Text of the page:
ancIBD - Screening for identity by descent segments in human ancient DNA

bioRxiv [Preprint]. 2023 Mar 9:2023.03.08.531671. doi: 10.1101/2023.03.08.531671.


Long DNA sequences shared between two individuals, known as Identical by descent (IBD) segments, are a powerful signal for identifying close and distant biological relatives because they only arise when the pair shares a recent common ancestor. Existing methods to call IBD segments between present-day genomes cannot be straightforwardly applied to ancient DNA data (aDNA) due to typically low coverage and high genotyping error rates. We present ancIBD, a method to identify IBD segments for human aDNA data implemented as a Python package. Our approach is based on a Hidden Markov Model, using as input genotype probabilities imputed based on a modern reference panel of genomic variation. Through simulation and downsampling experiments, we demonstrate that ancIBD robustly identifies IBD segments longer than 8 centimorgan for aDNA data with at least either 0.25x average whole-genome sequencing (WGS) coverage depth or at least 1x average depth for in-solution enrichment experiments targeting a widely used aDNA SNP set ('1240k'). This application range allows us to screen a substantial fraction of the aDNA record for IBD segments and we showcase two downstream applications. First, leveraging the fact that biological relatives up to the sixth degree are expected to share multiple long IBD segments, we identify relatives between 10,156 ancient Eurasian individuals and document evidence of long-distance migration, for example by identifying a pair of two approximately fifth-degree relatives who were buried 1410km apart in Central Asia 5000 years ago. Second, by applying ancIBD, we reveal new details regarding the spread of ancestry related to Steppe pastoralists into Europe starting 5000 years ago. We find that the first individuals in Central and Northern Europe carrying high amounts of Steppe-ancestry, associated with the Corded Ware culture, share high rates of long IBD (12-25 cM) with Yamnaya herders of the Pontic-Caspian steppe, signaling a strong bottleneck and a recent biological connection on the order of only few hundred years, providing evidence that the Yamnaya themselves are a main source of Steppe ancestry in Corded Ware people. We also detect elevated sharing of long IBD segments between Corded Ware individuals and people associated with the Globular Amphora culture (GAC) from Poland and Ukraine, who were Copper Age farmers not yet carrying Steppe-like ancestry. These IBD links appear for all Corded Ware groups in our analysis, indicating that individuals related to GAC contexts must have had a major demographic impact early on in the genetic admixtures giving rise to various Corded Ware groups across Europe. These results show that detecting IBD segments in aDNA can generate new insights both on a small scale, relevant to understanding the life stories of people, and on the macroscale, relevant to large-scale cultural-historical events.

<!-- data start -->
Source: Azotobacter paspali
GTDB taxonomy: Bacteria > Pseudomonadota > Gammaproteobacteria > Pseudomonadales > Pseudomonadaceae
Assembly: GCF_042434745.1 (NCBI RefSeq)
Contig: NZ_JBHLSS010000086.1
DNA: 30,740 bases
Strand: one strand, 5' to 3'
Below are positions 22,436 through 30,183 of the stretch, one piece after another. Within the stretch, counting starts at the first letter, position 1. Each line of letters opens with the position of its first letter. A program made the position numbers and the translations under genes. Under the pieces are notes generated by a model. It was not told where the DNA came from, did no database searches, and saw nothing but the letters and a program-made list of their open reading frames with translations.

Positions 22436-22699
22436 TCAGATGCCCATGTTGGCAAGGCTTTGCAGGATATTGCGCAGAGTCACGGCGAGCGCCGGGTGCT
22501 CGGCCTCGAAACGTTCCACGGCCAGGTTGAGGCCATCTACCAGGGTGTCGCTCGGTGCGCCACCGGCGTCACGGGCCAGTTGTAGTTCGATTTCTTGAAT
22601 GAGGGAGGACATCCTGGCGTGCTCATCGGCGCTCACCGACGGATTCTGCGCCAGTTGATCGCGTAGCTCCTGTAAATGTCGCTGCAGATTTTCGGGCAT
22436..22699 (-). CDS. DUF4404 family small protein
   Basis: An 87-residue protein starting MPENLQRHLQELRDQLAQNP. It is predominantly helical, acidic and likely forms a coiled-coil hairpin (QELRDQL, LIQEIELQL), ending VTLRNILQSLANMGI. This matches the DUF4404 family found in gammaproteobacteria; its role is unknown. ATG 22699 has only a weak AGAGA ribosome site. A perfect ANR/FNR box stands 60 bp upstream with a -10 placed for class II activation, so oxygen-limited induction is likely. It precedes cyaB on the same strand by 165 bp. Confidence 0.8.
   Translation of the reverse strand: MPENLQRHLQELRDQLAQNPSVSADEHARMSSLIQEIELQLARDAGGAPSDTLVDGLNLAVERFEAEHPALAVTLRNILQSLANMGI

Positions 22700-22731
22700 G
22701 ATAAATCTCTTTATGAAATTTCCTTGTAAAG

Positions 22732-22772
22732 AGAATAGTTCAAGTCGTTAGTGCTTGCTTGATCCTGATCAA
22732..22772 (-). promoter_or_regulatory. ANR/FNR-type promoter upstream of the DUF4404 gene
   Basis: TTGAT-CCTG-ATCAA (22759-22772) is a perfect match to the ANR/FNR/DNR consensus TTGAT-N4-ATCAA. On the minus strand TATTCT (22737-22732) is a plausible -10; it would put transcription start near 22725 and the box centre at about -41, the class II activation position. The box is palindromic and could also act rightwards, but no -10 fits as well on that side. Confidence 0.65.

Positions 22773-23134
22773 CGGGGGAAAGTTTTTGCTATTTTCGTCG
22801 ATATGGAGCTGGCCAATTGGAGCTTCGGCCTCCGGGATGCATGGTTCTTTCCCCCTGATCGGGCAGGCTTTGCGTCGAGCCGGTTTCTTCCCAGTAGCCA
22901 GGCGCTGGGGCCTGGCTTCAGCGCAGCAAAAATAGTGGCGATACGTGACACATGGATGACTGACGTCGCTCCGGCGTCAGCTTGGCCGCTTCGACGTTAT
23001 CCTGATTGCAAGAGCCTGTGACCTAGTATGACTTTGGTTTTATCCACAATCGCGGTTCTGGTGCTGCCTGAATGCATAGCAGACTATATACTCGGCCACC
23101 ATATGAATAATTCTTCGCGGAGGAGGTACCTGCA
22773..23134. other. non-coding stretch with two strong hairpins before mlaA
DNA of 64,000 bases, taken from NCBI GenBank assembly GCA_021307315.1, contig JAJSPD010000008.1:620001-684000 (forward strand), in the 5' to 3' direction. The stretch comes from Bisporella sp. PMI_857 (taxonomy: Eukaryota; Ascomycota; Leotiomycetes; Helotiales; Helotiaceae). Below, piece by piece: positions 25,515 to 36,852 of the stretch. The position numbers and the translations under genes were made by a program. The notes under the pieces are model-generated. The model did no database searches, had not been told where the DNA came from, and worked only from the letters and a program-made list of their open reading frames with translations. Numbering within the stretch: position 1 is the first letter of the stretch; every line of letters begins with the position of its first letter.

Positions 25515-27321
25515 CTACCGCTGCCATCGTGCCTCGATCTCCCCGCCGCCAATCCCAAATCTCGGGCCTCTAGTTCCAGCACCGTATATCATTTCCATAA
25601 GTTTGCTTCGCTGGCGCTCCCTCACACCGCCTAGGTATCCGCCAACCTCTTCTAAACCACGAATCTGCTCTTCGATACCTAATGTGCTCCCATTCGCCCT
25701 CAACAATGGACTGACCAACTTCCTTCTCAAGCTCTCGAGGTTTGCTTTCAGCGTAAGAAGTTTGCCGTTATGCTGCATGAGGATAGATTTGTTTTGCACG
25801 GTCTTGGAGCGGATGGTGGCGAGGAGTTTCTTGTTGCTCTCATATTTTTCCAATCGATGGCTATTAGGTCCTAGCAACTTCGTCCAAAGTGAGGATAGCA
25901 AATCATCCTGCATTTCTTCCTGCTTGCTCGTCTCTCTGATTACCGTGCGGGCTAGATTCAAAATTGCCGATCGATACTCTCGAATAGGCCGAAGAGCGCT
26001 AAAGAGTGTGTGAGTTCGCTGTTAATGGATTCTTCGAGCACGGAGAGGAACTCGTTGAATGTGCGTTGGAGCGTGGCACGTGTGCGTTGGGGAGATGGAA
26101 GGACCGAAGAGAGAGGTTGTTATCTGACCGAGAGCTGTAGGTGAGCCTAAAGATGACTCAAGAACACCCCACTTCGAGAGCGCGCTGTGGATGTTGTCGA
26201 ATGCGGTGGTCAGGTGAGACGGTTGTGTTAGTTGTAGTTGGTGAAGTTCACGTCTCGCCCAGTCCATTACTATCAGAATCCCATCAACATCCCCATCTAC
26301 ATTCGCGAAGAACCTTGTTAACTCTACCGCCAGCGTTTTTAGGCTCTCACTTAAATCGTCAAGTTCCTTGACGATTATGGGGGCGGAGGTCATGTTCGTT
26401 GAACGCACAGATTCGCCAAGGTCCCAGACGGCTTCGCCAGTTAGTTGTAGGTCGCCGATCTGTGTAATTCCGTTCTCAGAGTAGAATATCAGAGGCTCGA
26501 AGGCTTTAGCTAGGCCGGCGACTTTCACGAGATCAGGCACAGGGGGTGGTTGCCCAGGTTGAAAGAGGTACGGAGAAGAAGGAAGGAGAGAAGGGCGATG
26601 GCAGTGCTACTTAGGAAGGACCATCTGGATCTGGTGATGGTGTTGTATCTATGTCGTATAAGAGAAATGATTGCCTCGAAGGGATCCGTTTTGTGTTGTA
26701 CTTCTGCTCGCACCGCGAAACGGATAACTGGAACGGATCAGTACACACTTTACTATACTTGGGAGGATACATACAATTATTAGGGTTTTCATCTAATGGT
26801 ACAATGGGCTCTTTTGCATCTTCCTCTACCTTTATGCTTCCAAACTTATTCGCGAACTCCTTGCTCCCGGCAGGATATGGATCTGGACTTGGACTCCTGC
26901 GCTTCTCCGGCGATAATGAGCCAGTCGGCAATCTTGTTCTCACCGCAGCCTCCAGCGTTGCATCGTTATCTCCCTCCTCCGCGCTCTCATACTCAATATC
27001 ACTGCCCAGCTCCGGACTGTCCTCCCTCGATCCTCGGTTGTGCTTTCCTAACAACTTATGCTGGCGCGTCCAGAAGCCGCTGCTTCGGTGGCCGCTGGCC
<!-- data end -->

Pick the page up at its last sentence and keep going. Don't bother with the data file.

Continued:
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  • Preprint